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A Model of Post-Infection Fatigue Is Associated with Increased TNF and 5-HT2A Receptor Expression in

So there's a ton of studies out there involving bacterial LPS, as this is the outer coat of bacteria that your immune system first recognizes as the sign of a bacterial infection. Inject it into mice and you get the symptoms of a bacterial infection (up to and including death at higher doses) without the actual infection. This tool helps researchers separate out the two factors. We now know, for example, when you have a sinus infection, the resulting pain, fatigue, bleariness, etc are primarily your body conning you into taking it easy so you don't use up the resources it needs to fight the infection. Very little of it has to do with the damage the bacteria are doing to your cells or any substances they secrete. However, subjectively, the result is very similar.

That means that if you do anything different than your daily routine such as not going for your normal 5k run after work, or microwaving some Campbell's soup instead of preparing a balanced meal, or calling into work sick and staying in your pajama pants all day, you're engaging in "sickness behaviour". You could just ignore all those symptoms and go about your normal day. Not that it would be a good idea. Your doctor would tell you not to, as you'd be encouraging the infection to spread into your throat and lungs, actually making it harder to breathe and potentially reducing your O2 sats, increasing "sickness". Subjectively, it would also feel terrible.

Now there is a useful underlying idea in this paper. It starts from several premises:
1) A number of mental illnesses are now known to have altered cytokine profiles from healthy controls.
2) Disease state does not necessarily correlate with concentration of cytokine "X".
3) "Sickness behaviour" lasts longer than would be expected, suggesting some sort of memory of infection.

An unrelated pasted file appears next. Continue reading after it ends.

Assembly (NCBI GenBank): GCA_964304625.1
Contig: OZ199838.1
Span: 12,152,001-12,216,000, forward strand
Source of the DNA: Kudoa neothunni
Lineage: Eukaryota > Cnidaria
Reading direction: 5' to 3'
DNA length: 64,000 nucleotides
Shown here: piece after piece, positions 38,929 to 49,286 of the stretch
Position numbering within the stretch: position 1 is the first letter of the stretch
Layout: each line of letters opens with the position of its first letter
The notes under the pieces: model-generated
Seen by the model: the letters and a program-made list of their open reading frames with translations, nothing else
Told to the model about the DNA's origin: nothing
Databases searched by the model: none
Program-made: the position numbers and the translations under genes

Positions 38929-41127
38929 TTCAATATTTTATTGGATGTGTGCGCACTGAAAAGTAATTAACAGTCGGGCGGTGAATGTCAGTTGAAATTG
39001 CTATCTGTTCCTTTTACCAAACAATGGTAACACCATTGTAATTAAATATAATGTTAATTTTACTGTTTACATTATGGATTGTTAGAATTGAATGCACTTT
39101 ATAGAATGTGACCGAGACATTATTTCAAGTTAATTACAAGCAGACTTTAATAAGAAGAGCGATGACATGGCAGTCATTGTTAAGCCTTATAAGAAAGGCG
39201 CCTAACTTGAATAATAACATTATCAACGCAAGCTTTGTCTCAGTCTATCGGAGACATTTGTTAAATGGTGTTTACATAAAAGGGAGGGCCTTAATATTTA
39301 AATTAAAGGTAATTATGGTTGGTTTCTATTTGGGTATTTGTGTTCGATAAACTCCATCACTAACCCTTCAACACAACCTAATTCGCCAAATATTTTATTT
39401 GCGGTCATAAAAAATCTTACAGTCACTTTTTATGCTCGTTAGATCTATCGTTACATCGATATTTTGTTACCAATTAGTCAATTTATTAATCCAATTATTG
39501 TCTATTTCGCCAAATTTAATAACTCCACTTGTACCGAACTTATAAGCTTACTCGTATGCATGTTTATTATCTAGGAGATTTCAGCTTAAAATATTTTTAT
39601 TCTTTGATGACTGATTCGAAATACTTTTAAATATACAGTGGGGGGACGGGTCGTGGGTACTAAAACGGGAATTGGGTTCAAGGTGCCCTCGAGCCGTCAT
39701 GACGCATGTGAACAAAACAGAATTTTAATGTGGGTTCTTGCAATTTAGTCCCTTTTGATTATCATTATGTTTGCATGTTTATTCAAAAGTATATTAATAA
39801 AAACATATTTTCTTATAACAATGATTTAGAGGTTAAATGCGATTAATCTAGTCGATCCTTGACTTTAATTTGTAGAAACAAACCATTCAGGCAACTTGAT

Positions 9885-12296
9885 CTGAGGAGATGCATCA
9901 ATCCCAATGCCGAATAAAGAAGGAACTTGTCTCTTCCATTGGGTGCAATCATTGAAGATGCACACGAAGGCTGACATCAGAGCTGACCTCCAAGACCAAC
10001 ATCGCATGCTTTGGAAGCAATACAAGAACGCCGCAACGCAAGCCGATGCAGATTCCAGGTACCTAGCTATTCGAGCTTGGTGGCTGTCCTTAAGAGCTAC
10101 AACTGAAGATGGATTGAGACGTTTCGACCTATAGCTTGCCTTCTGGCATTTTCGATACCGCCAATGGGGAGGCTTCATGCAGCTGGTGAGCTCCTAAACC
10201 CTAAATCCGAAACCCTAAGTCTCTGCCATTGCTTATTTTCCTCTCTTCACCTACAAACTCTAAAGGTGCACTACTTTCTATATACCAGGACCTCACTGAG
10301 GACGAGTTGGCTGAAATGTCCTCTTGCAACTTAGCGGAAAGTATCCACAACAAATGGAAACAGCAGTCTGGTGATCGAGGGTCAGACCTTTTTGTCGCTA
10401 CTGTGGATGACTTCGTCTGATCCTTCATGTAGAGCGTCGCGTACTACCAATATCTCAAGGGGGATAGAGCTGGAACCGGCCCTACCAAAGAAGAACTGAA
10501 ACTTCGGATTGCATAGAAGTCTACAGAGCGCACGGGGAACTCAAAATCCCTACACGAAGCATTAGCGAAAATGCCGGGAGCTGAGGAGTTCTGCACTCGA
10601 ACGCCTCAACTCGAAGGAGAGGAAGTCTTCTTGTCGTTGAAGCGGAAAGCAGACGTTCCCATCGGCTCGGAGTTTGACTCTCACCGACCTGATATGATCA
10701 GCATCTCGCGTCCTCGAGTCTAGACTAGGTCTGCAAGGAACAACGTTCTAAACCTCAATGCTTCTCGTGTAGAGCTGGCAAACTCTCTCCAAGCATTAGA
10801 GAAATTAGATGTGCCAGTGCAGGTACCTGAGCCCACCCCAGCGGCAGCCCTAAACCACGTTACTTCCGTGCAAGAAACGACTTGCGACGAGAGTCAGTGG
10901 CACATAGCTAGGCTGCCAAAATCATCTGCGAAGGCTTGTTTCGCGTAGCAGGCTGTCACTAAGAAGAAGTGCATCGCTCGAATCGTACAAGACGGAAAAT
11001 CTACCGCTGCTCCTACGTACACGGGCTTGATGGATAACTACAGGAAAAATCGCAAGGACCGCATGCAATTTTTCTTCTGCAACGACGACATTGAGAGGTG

So, these folks went and took normal, outbred mice and gave them LPS once systemically. The outbreeding is important because this means no specific phenotype present, and the population of mice tested should have some variability in response due to differences in genetics. These aren't ME or CFS mice. We don't know how to make those. Nor are they abnormally depressed mice. This, then, is the natural response to an immune challenge.

As a result of the LPS injection, the amount of TNF mRNA and serotonin receptor mRNA goes up. This means cells are potentially producing more TNF, and more receptors for serotonin.

Since no more LPS is injected (which is similar to eradication of a bacterial infection), the mice are expected to go back to normal after 24h.

They don't.

Therefore the body has modified itself, potentially by making cells more sensitive to serotonin and TNF.

This is conceptually similar to the paradigm of stem and progenitor cells, which have increased expression of growth factor receptors, causing them to replicate and differentiate better than other cells due to small changes in their environment.

My critiques:

1) The behavioural stuff is all a "hand waving argument", as one of my physics profs used to say. Since you can't ask the mice why they're doing what they're doing, there's no way to eliminate observer bias. Were they less active because they were tired, or sleepy? Did LPS make them less anxious, or break a lifetime ambition of burying as many marbles as possible?

2) The protein biochemist in me asks where the quantitative mass spec data proving there's more receptors being produced. Heck, I'd settle for a reasonable Western Blot.

However this actually could very nicely fold into the discovery that PWCFS for less than 3 years have different cytokine profiles than longer term patients. Maybe our bodies have shifted to a new normal, more sensitive to the aftereffects of exercise, resulting in PEM. Now how can we characterize that, at a cellular level?


Senior Member
What I found interesting in this study : post infectious kynurenine increases in gut and plasma but decreases in cortex and even lower in hippocampus